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Harley culture

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Hildy

Posts: 12

Joined: Mon Jul 29, 2002 12:01 am

Location: Lexington, MO. USA

Post Sat Sep 07, 2002 1:55 pm

Harley culture

I've been pontificating on something that happened to me last Wed. I took my WLA out for it's first ride, I didn't get more than a mile from the house when the tranny locked up. I was standing on the side of the highway, scratching my head and trying to decide what to do next. Pretty soon a big fat guy on a brand new shiny Evo came riding by, smiled and waved as he cruised by me.
When I first started riding my old pan back in 72 that simply wouldn't have happened. If a Harley rider saw a fellow biker broke down he stopped. It didn't matter if one was a haired over, greasy biker in a cut off jean jacket and the other was riding an elvised out dresser and leather, they shared a common bond and they stopped to help...or at least try. There wasn't anything the guy could have done, he just should have tried.
That is the attitude that is still evident on this board. I guess the old iron we mess with has infused us with that old spirit.
By the way, if I see one of those credit card bikers broke down on the side of the road...I'm gonna stop and offer some sort of help.

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Hildy

[This message has been edited by Hildy (edited 07 September 2002).]
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Boogiemanz1

Posts: 896

Joined: Mon Mar 06, 2000 1:01 am

Location: Bixby,OK, USA

Post Sat Sep 07, 2002 4:22 pm

You would probably scare the wimpy $%^#@ excuse for a rider...usually they only stop to change batteries in their cell phones. I don't stop if there are three or more, cause I figure the other two can get their buddy home. The reason is that too many lazy individuals won't do the maintenance on their bikes, and depend on the kindness of others to get down the road. I won't let people ride to events with me, because they want to ride with me because they think I'll fix their bike for free if it breaks down. Most of the ones that ask are riding something they know won't make it.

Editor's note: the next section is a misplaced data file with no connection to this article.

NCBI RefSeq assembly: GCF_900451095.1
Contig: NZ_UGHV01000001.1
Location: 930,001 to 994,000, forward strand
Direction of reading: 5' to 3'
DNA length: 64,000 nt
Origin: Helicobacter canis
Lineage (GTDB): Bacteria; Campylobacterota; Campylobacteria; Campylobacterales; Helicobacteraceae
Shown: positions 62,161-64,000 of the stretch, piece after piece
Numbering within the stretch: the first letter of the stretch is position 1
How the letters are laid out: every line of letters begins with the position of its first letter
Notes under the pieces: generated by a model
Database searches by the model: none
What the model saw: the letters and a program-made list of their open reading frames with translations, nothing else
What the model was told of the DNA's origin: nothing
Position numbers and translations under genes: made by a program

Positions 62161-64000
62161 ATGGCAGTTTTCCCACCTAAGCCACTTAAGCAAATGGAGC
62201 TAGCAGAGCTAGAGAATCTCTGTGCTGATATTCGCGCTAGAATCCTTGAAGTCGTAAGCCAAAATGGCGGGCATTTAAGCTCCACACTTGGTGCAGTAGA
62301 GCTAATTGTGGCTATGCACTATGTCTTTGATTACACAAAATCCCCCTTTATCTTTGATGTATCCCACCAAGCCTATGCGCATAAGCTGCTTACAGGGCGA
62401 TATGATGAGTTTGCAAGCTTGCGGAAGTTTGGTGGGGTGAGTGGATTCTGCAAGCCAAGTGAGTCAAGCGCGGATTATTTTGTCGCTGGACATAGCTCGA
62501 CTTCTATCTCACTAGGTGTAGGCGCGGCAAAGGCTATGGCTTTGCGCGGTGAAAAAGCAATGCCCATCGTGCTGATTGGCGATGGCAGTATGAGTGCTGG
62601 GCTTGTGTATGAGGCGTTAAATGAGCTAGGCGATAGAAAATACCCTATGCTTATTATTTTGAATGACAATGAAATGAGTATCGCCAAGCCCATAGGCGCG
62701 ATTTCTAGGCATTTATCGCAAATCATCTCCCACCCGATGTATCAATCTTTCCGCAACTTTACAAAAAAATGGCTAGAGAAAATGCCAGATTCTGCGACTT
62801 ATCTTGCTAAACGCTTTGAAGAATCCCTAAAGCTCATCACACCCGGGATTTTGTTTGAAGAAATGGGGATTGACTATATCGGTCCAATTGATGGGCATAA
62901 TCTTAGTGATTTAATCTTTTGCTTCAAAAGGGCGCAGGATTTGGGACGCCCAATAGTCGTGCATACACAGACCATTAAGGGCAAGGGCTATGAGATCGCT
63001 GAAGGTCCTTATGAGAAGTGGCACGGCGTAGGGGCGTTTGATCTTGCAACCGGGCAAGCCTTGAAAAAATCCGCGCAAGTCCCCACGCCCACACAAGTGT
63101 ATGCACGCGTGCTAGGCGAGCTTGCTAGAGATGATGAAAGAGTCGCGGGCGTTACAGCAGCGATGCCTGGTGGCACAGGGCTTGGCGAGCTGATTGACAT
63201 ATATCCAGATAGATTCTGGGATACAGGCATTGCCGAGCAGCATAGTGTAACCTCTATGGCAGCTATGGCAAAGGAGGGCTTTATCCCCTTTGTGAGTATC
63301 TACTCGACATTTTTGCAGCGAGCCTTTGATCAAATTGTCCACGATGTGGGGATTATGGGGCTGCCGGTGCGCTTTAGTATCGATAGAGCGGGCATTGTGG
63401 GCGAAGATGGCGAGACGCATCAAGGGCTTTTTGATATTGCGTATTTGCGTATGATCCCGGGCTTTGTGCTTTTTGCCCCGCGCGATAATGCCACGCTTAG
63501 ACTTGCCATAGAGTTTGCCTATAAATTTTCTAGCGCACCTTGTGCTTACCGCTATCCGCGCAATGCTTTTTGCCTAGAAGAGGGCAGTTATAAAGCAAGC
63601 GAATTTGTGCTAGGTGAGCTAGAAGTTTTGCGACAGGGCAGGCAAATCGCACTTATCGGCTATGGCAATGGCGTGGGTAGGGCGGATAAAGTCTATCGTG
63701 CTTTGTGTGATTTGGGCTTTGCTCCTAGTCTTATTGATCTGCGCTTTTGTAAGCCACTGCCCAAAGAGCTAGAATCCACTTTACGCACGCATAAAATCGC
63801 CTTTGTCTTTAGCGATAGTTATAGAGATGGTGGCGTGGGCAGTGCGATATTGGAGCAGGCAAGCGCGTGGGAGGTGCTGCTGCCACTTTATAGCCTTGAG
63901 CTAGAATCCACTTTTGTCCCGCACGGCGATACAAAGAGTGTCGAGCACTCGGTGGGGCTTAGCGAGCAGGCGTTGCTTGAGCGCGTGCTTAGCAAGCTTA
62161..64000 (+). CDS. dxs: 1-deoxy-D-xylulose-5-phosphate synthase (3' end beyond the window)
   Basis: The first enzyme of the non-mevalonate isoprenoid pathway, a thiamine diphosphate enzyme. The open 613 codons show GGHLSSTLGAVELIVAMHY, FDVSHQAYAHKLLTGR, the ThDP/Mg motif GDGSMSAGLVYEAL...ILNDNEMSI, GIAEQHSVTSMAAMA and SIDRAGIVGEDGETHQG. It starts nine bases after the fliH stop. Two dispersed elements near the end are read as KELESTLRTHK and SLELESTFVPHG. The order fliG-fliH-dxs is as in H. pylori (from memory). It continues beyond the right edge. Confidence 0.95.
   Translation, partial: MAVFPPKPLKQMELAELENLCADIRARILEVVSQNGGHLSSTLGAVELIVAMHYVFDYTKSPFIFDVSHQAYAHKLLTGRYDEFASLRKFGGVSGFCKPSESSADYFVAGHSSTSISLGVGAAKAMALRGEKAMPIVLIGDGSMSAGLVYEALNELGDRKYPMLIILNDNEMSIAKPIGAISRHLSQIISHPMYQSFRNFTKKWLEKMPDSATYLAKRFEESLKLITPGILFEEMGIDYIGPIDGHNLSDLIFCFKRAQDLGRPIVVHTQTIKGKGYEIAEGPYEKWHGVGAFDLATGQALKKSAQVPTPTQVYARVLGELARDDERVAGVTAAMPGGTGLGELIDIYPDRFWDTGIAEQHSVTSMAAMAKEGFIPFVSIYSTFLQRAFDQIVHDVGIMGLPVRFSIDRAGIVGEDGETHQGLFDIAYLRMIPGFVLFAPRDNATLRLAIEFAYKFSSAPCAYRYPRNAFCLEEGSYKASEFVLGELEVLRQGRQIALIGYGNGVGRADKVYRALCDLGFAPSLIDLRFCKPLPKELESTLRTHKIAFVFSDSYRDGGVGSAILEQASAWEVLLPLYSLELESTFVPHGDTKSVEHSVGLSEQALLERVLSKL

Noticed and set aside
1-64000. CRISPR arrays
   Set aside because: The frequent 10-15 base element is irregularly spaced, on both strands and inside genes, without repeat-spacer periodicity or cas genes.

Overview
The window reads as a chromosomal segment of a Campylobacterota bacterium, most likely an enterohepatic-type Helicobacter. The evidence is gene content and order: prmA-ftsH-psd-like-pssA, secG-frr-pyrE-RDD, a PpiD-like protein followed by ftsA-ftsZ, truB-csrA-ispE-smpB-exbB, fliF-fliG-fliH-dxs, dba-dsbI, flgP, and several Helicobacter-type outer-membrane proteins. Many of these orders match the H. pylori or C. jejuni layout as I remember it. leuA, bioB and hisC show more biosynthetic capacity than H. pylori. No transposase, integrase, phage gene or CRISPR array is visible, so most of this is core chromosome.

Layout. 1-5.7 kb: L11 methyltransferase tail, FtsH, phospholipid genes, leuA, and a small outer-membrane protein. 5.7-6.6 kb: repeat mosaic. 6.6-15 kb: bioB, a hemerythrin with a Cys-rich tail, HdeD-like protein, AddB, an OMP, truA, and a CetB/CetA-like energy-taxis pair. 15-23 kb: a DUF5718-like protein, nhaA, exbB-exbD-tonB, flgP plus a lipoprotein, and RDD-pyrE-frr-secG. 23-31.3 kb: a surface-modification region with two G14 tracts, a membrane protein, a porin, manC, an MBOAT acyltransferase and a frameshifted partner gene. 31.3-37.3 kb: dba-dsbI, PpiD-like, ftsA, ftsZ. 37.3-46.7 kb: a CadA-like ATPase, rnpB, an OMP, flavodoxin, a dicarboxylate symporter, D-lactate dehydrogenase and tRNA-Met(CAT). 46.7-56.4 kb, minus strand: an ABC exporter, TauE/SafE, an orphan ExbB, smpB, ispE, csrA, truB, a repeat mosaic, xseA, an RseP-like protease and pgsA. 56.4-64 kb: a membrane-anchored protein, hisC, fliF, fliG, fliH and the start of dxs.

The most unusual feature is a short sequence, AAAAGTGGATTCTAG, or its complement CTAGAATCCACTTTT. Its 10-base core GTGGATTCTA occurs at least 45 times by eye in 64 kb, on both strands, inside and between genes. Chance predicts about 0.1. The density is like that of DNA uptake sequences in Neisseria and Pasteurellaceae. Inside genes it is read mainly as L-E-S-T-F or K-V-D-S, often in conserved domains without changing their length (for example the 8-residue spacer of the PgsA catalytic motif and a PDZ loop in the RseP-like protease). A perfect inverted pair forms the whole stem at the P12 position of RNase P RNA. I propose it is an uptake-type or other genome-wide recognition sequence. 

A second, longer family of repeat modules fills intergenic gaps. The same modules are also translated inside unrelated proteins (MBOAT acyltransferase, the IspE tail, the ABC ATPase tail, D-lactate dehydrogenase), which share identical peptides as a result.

There is no excuse to leave someone on the side of the road by themselves, a block from home or a thousand miles from home.
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john k. endrizzi

User avatar

Posts: 726

Joined: Thu Dec 09, 1999 1:01 am

Location: nekoosa,wisconsin,usa

Post Sat Sep 07, 2002 8:54 pm

Three years ago I rode down to the AMCA meet at Davenport with several of my buddies. I was in the last position. We were on HWY 61 about 25 miles north of Davenport.{61 is 4 lanes there}. The group passed several cars. I was just pulling past the last car when my primary belt snapped. I pulled off to figure out why I had lost power. I had just pulled off the outer primary cover when I heard a vehicle behind me . The driver got out and came up to see if he could be of assistence. By this time I had extricated the broken belt. I said no, unless you happen to be carrying an 1 1/4 14mm Super Max belt!. He said no but he would be happy to piggy back me to the meet! He had come from Winnepeg, and was on his way to the meet to look for parts for his WLA basket case. He was driving his girlfriends brand new S10 pickup. The bed liner hadn't seen so much as a empty beer can yet. About this time my buddies showed up. One rode down to the next farm and got some rope from the friendly farmer there. We then tied my ailing Knuckle in the back of the truck and off we went. It was as hot maybe hotter than it was this year. The air conditioning in that truck felt great but surely not as good as the seemingly endless supply of beer that his girlfriend kept pulling out of a cooler and passing out to me. When we got to the meet the fellow went out of his way to drop me and my bike at the West gate{ at that time our bunch camped right there under the trees by the gate.} I tried to hand the guy a 50$ bill . He wouldn't take it or anything smaller! He said he was just happy to help. What great folks!